Police Use Fitbit Data to Charge 90-Year-Old Man in Stepdaughter’s Killing

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“From doorbell security footage to Fitbit, technology engineered to solve some of life’s issues are solving serious crimes,” said Jeff Rosen, the district attorney for Santa Clara County. “We are continually inspired by law enforcement investigators who are thinking outside of the box.”

In the San Jose case, the police said their investigation used a combination of video surveillance and data from Ms. Navarra’s Fitbit, an Alta HR device, which she wore on her left wrist and synchronized with a computer in her home, where she lived alone.

On Sept. 13, a co-worker of Ms. Navarra’s went to the house to check on her because she had not showed up for her job at a pharmacy, the report said. The front door was unlocked, and she discovered Ms. Navarra dead, slouched in a chair at her dining room table.

She had lacerations on her head and neck, and a large kitchen knife was in her right hand, the report said. Blood was spattered and uneaten pizza was strewn in the kitchen. The coroner ruled the death a homicide.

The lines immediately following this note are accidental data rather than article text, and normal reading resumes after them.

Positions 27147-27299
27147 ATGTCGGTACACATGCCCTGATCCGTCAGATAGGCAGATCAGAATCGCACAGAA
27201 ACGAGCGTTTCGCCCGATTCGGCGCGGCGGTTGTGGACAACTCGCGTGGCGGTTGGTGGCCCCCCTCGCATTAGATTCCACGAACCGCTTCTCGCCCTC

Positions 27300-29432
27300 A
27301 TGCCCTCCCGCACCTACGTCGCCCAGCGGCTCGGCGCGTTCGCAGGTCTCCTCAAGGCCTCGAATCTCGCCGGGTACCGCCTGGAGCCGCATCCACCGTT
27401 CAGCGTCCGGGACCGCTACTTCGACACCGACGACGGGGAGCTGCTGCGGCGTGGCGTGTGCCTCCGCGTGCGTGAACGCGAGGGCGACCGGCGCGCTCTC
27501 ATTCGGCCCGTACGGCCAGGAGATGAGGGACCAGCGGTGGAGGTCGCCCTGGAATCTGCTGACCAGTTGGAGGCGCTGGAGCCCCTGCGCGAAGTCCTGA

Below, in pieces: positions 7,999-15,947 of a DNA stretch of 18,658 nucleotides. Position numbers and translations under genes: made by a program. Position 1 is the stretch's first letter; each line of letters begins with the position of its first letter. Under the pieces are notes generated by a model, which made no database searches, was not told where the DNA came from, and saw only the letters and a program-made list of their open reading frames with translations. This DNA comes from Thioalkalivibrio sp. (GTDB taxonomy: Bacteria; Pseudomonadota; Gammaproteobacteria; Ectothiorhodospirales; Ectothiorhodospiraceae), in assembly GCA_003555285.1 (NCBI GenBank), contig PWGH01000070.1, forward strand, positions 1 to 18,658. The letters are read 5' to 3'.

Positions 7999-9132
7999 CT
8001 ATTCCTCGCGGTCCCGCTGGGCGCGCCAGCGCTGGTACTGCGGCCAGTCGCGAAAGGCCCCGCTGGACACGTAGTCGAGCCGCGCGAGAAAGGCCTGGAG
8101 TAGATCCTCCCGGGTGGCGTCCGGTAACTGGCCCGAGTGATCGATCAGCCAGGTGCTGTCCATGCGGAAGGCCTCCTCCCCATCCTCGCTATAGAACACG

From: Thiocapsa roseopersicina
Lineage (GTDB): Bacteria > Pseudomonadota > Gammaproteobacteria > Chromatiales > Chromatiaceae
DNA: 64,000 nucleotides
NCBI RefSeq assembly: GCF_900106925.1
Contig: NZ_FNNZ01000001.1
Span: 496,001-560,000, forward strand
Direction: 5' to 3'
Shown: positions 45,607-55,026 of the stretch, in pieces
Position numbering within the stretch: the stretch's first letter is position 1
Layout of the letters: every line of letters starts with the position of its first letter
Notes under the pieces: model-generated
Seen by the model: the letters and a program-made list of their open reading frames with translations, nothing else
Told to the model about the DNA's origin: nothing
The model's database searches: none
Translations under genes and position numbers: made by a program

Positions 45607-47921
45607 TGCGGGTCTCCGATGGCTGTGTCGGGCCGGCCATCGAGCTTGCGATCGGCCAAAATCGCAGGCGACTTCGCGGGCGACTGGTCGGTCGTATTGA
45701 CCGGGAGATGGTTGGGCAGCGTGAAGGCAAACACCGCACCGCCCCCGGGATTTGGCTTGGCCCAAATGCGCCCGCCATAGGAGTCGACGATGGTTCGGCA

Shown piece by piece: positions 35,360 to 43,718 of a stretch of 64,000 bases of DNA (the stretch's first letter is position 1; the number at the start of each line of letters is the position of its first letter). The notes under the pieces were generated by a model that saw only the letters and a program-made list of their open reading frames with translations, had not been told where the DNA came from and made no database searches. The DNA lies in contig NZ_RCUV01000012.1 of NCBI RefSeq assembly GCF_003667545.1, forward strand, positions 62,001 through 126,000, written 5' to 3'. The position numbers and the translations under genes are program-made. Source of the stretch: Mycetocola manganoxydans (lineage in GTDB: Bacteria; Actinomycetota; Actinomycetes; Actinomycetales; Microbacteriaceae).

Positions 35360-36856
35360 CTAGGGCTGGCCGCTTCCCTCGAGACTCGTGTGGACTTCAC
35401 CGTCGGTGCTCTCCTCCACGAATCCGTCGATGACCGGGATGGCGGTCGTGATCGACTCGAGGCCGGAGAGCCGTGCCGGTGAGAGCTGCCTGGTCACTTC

Detectives then questioned Ms. Navarra’s only known next-of-kin, her 92-year-old mother, Adele Aiello, and Mr. Aiello. Mr. Aiello told the authorities he had dropped off the food for his stepdaughter and left her house within 15 minutes, but he said he saw Ms. Navarra drive by his home with a passenger in the car later that afternoon.

Investigators obtained a search warrant and retrieved the Fitbit data with the help of the company’s director of brand protection, Jeff Bonham, the police report said.

On Wednesday, Fitbit declined to comment on the case but shared a copy of its privacy policy, which says in part that the company complies with legal processes, including search warrants and court orders, when it shares data.

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